The U.S. Department of Agriculture (USDA) has announced that the American Soybean Association’s (ASA) World Initiative for Soy in Human Health (WISHH) program and three partnering organizations will receive a cooperative agreement for work in Afghanistan.
The USDA Food for Progress program brings the strengths of soy protein to fight some of the highest rates of malnutrition in the world, as well as help rebuild Afghanistan’s food industry. The estimated value of the project is $26 million.
"We are excited to help Afghan farmers rebuild their infrastructure while we make healthy food available to their fellow citizens and to build a market for soy," said WISHH Chairman and ASA Board member Scott Fritz, a soybean producer from Winamac, Ind. "Diets will improve and soy consumption will increase as Afghan agriculture and the local economy develops. When this happens, everybody wins."
The three-year project will allow WISHH to launch its first extended effort in Afghanistan. Joining WISHH on the project are: Shelter for Life International, which is headquartered in Minnesota; California-based Nutrition and Education International Inc. (NEI), and CBI Global located in Ohio. These organizations have seen the need and enormous potential for soy in their approximately 20 combined years of work in the war-torn country.
USDA’s efforts to help redevelop Afghanistan’s agriculture sector is the top Obama Administration priority for reconstruction. The USDA cooperative agreement will provide 240 metric tons of defatted soy flour over the next three years to meet immediate nutritional needs of 5,000 women and their families. The agreement also includes 13,750 metric tons of soybean oil that will be monetized or sold into the local market in support of the project activities. The project will also bolster the processing end of the agricultural value chain, with the shipment of 6,000 metric tons of soybeans over three years. Afghan soybean processing facilities will use the soybeans to produce soy flour and soybean oil for the local market. Over the life of the program and all of its activities, this project will support more than 220,000 direct beneficiaries.
Afghanistan has some of the worst health statistics in the world. According to UNICEF, more than half of all children under five suffer from moderate or severe stunting. Twenty five percent of children die before reaching their fifth birthday. The health of rural Afghan people, particularly women and children, is often the worst in the nation.
NEI founder and nutrition scientist Dr. Steven Kwon survived the post-war devastation in Korea in the 1950s before moving to the United States. Those experiences prompted him to go to Afghanistan in 2003 to see if he could help. Dr. Kwon identified that soy could play an important role in meeting the dire need for protein.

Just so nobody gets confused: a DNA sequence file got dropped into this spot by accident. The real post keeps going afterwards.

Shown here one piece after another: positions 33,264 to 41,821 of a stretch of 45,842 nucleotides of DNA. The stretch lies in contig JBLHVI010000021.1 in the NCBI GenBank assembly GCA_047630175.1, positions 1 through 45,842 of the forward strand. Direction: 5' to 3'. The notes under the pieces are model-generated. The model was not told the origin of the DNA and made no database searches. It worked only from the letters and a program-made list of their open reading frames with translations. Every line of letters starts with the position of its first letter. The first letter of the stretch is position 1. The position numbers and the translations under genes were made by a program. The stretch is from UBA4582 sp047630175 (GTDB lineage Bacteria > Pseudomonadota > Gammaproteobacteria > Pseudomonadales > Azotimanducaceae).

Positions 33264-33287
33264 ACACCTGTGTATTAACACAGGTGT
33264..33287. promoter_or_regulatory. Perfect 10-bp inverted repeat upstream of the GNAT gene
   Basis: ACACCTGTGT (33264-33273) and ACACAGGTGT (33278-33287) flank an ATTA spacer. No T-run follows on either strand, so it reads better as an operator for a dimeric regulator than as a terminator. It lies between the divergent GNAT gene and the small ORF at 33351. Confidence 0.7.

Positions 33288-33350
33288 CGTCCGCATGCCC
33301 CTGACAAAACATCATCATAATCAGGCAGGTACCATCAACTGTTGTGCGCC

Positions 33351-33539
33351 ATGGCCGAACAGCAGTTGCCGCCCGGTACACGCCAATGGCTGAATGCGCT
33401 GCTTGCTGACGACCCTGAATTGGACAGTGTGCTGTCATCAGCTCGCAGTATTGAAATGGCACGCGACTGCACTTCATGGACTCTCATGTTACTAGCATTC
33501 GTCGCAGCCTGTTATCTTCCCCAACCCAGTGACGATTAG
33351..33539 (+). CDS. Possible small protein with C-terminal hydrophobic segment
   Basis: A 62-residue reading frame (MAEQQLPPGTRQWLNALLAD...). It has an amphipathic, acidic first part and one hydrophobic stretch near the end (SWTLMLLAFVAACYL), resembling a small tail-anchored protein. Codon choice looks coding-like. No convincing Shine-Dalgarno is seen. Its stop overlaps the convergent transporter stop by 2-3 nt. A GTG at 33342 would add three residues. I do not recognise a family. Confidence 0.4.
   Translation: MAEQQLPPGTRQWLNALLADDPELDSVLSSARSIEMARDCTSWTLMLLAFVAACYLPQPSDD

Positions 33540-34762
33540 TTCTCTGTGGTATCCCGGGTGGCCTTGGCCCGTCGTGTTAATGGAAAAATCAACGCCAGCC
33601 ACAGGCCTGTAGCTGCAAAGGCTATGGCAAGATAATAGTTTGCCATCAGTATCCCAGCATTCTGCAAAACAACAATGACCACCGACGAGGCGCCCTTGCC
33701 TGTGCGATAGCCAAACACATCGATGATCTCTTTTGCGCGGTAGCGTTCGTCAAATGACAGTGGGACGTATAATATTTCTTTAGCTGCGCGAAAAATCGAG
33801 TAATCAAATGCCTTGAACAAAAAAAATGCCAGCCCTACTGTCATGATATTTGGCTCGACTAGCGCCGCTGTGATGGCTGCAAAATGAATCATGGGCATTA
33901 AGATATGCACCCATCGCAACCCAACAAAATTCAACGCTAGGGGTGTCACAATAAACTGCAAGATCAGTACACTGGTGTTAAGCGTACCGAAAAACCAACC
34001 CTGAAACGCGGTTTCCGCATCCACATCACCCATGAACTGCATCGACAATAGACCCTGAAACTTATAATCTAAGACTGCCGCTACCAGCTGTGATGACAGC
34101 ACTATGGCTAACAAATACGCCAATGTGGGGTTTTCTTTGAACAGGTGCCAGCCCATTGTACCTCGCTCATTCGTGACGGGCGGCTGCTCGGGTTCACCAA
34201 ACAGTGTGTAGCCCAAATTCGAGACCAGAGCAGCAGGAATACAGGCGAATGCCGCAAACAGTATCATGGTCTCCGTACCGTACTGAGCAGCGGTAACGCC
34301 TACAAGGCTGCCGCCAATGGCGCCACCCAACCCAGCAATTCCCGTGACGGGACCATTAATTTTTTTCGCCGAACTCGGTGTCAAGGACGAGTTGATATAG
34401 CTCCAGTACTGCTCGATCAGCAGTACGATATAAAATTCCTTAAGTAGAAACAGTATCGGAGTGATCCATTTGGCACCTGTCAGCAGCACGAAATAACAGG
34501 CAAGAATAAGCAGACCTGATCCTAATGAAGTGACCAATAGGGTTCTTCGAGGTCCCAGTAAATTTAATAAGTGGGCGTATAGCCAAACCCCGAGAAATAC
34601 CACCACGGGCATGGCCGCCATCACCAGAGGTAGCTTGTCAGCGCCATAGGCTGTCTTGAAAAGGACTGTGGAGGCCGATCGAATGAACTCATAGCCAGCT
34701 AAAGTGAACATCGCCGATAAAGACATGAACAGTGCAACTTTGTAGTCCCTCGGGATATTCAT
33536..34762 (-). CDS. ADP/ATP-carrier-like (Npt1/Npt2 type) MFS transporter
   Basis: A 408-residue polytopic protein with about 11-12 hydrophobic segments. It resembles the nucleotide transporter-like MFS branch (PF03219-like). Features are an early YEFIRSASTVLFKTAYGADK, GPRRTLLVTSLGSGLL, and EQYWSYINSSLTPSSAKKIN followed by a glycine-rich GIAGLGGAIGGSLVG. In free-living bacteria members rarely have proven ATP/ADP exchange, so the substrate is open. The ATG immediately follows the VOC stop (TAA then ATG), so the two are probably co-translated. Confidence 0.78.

With the support of local Afghan leaders, NEI has distributed soy flour to pregnant and lactating women and conducted nutrition education and soy cooking seminars. NEI has also worked with small bakeries to encourage them to use 10 percent soy flour in the production of naan (a traditional flatbread) for elementary schools and refugee camps.
Adding 10 percent soy flour increases the absorbable protein of the naan by 110 percent, says Dr. Kwon, who has witnessed the impact of soy in his 28 trips to Afghanistan. "After one month, the children’s faces go from looking sick to normal," Kwon says "In three months, we see healthy and happy looking children — all because of soy."
Dr. Kwon is enthusiastic about the expansion of these results by working with WISHH under the new USDA Food for Progress cooperative agreement. "WISHH has the technical expertise to strengthen the (food) processing sector in the country… We can jumpstart this processing sector."
Increased agricultural productivity will require rehabilitation of watersheds and improvements to irrigation infrastructure. Road repairs and small loan programs for farmers are key to the sustainability of the project. Shelter for Life has worked in these areas in Afghanistan since 1997. "The two decades of war crumbled the infrastructure," says Director of International Programs Mustafa Omar. "We are looking at parts of the country that have a history in food production, but are currently unable to do so."
CBI Global based in Columbus, Ohio, acting as agent for The Islamic Republic of Afghanistan, will be monetization agent for the project. "Robert Clark at CBI was great throughout the entire proposal process and provided a lot of input," Fritz said. "CBI’s monetization work is key to the entire effort."
The WISHH program is managed from ASA’s world headquarters in Saint Louis. Since U.S. soybean farmers founded WISHH in 2000, WISHH has worked in 23 countries to improve diets, as well as encourage growth of food industries. Please visit http://www.wishh.org.
CBI Global is a leading international company active in development, management and growth of value-added businesses. Visit http://cbi-global.com.
NEI, based in Pasadena, Calif., is supported and run by volunteers who work full-time in various professional fields and donate their time and expertise to bring proper nutrition to impoverished communities in Afghanistan. Go to http://www.neifoundation.org.
Shelter for Life International is headquartered in Maple Grove, Minn. The humanitarian organization is currently serving in Afghanistan, Pakistan, and South Sudan. It has previously worked in Indonesia, Iraq, Sri Lanka, Tajikistan, Burundi, and the United States. Go to http://www.shelter.org.